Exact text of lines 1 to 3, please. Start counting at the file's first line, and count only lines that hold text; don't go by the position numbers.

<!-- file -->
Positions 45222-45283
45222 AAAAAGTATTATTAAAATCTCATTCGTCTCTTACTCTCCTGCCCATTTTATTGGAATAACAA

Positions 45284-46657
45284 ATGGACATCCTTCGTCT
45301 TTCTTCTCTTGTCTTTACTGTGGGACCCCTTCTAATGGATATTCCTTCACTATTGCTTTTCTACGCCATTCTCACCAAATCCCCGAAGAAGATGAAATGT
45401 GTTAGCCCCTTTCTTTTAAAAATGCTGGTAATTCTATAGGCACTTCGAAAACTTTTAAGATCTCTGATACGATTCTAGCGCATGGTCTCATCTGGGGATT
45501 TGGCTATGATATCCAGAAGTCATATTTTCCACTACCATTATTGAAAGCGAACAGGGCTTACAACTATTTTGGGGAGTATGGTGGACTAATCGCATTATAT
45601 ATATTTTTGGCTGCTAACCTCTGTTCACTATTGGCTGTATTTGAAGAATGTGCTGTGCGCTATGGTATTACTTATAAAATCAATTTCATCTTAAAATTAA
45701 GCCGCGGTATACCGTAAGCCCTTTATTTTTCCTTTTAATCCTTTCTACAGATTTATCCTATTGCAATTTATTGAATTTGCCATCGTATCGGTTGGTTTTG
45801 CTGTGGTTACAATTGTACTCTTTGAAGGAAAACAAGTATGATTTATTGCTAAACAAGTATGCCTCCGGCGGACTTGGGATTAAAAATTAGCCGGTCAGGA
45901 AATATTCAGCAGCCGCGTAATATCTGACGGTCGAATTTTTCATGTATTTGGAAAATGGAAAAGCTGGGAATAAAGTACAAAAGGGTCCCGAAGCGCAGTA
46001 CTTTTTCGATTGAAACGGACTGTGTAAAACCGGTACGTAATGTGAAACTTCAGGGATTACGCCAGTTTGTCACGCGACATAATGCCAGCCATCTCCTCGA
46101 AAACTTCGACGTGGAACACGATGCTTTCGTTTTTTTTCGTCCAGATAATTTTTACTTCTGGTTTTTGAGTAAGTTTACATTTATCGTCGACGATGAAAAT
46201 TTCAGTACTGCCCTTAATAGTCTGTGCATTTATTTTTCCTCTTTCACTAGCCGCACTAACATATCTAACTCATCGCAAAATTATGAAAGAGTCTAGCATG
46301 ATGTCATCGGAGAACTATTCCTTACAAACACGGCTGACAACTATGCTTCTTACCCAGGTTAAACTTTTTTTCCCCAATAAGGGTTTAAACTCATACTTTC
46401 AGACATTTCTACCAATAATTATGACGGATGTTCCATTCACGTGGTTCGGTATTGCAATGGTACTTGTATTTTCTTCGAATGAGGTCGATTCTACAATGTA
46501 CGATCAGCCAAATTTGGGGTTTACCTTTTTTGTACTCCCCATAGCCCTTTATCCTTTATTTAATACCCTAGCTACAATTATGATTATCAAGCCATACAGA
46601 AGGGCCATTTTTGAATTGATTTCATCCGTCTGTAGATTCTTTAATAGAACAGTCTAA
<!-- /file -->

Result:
Positions 45222-45283
45222 AAAAAGTATTATTAAAATCTCATTCGTCTCTTACTCTCCTGCCCATTTTATTGGAATAACAA

Positions 45284-46657